Characters And Relying Themes In The Reader By Bernhard Schlink

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“The Reader” written by Bernhard Schlink, is an inconspicuous and easy to read novel; however, there are many underlying themes in the story that are truly complex. Hanna is one of the two main characters in the story, she seems to be the epitome of what a strong German woman would be portrayed as in Nazi Germany. It doesn’t come to light till much later in the story that her hard exterior was more of a mask and her insecurities are hidden behind it. Hanna comes across child-like, seemingly not able to differentiate between right or wrong decisions. Michael the other main character is a young boy of 15 years old. He first meets Hanna and comes attached to her quickly, instantly forming a bond. He manages to look past Hanna’s tough exterior, …show more content…
We get see a continuous sense of guilt that Michael has; was it the way he let Hanna treat him? Was it the fact he didn’t realize she was illiterate until too late? Michael has an awfully difficult time dealing with the events that happened during the trial. He feels guilty thinking if he had told the judge about Hanna’s disability he could have saved her from a lifetime in jail. Michael seems to punish himself for allowing Hanna to receive a life sentence. The reality is that in trying to conceal her illiteracy, Hanna lies, and Michael watches, incapable of action in fear of being reprimanded by Hanna as her illiteracy was clearly embarrassing for her and she did not want anyone to know. “Why hadn’t I managed to speak to Hanna? She had left me, deceived me, was not the person I had taken her for or imagined her to be. Why did I find it unendurable to do nothing?” (Schlink, p. 158) This quote indicates the clear battle that Michael had with himself when he chose to speak to the judge, why was he doing it? She had wronged him so much, but he still felt guilty for her, still wanted to help her after all she had put others through. This in turn leads to the ultimate guilt that Michael feels with regards to the love and feelings he has for such a monster. How could he love someone that had been so bad and terrible to so many people? We see this internal and external struggle throughout …show more content…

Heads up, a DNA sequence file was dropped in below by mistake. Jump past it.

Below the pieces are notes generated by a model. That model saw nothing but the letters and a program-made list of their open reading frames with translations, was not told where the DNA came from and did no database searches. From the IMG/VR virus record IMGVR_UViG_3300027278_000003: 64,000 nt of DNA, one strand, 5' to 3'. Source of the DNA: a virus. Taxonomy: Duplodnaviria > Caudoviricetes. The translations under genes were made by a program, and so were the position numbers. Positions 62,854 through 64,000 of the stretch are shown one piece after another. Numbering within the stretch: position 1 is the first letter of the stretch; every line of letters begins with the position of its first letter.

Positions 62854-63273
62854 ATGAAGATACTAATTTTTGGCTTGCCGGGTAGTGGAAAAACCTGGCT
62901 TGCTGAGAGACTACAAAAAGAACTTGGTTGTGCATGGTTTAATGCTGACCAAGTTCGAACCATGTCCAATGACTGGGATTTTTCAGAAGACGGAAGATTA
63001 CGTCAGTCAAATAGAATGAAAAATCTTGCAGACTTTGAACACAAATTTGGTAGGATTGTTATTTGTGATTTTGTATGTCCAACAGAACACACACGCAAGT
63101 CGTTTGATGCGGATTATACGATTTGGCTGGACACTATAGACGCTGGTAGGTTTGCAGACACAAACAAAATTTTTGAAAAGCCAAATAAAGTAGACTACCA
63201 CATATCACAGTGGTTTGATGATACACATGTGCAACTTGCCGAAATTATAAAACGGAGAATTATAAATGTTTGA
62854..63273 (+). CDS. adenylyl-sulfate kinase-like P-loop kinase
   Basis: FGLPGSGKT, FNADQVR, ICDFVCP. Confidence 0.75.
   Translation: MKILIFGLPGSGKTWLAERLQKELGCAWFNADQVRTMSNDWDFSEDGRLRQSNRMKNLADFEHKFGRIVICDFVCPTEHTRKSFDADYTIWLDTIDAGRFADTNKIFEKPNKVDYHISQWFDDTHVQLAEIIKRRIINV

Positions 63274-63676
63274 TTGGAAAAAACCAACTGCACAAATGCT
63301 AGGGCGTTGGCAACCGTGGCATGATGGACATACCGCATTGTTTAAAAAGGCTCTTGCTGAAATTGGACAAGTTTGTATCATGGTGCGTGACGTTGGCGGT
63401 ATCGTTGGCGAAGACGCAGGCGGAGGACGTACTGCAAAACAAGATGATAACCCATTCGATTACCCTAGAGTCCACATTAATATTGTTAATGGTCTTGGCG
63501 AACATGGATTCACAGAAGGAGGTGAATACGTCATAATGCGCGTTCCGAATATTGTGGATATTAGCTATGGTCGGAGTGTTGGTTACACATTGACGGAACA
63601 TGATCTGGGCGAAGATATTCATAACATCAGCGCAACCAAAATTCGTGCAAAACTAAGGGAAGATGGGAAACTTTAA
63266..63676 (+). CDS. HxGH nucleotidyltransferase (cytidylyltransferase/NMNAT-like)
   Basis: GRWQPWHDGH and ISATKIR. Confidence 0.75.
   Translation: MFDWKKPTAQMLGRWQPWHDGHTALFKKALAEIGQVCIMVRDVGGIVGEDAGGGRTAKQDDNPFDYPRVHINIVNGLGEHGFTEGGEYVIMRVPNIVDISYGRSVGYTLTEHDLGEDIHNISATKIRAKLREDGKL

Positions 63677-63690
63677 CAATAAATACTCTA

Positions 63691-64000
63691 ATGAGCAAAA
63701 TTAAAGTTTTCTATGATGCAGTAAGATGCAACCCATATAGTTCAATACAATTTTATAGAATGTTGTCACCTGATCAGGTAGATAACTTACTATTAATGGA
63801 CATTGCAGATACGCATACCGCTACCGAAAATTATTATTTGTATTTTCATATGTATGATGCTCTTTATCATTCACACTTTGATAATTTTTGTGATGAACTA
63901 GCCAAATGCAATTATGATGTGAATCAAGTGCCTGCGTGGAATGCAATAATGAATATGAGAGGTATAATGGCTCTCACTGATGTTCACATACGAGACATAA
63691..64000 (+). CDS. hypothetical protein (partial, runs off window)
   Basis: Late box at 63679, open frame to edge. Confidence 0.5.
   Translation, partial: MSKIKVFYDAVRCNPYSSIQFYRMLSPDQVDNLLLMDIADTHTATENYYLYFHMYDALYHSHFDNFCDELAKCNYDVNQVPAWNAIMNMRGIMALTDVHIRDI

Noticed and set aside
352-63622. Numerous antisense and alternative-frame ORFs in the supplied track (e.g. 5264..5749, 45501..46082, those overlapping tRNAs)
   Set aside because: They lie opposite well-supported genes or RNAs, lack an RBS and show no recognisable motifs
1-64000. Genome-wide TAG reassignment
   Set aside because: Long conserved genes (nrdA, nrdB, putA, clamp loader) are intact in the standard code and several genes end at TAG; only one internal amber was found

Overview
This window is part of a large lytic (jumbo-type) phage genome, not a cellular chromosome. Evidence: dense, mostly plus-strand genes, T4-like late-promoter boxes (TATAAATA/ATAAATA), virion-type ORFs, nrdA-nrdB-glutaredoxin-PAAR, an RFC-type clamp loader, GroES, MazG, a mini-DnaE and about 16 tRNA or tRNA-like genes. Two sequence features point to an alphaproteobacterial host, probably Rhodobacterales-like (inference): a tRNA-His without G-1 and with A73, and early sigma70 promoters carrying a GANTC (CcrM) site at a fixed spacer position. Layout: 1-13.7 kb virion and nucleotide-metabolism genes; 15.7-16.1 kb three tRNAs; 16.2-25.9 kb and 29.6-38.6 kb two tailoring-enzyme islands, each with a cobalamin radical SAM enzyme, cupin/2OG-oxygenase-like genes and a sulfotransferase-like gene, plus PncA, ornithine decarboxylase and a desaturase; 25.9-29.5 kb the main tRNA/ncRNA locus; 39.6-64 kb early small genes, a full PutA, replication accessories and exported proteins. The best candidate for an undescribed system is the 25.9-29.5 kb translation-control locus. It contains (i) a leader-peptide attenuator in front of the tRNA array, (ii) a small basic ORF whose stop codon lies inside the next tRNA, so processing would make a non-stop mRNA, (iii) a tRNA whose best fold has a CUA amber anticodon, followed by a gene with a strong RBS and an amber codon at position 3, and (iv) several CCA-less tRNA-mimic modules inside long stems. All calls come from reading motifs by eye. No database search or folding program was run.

“So she had not left any message for me. Did she intend to hurt me? Or punish me? Or was her soul so tired that she could only do and write what was absolutely necessary.” (Schlink, p. 207) Even after Hanna’s death Michael felt guilt, “I was tormented by the old questions of whether I had denied and betrayed her, whether I owed her something, whether I was guilty for having loved her.” (Schlink, p. 216) Michael’s questions brought up an interesting point for me in which I was unsure of whether Michael knew how he felt about the last time they had met. I feel as though he still had so many questions for Hanna, her commitment of suicide was devastating to Michael as his questions were not able to be answered. I see the suicide as Hanna’s revenge against Michael for sanctioning her to stay alone in jail for all these years and for not sending personal notes or letters. At the end, the relationship felt superficial to Hanna and she knew after seeing Michael he was sending the tapes as an escape and he did not feel the same as we once did for her, thus her selfish decision to take her own life was

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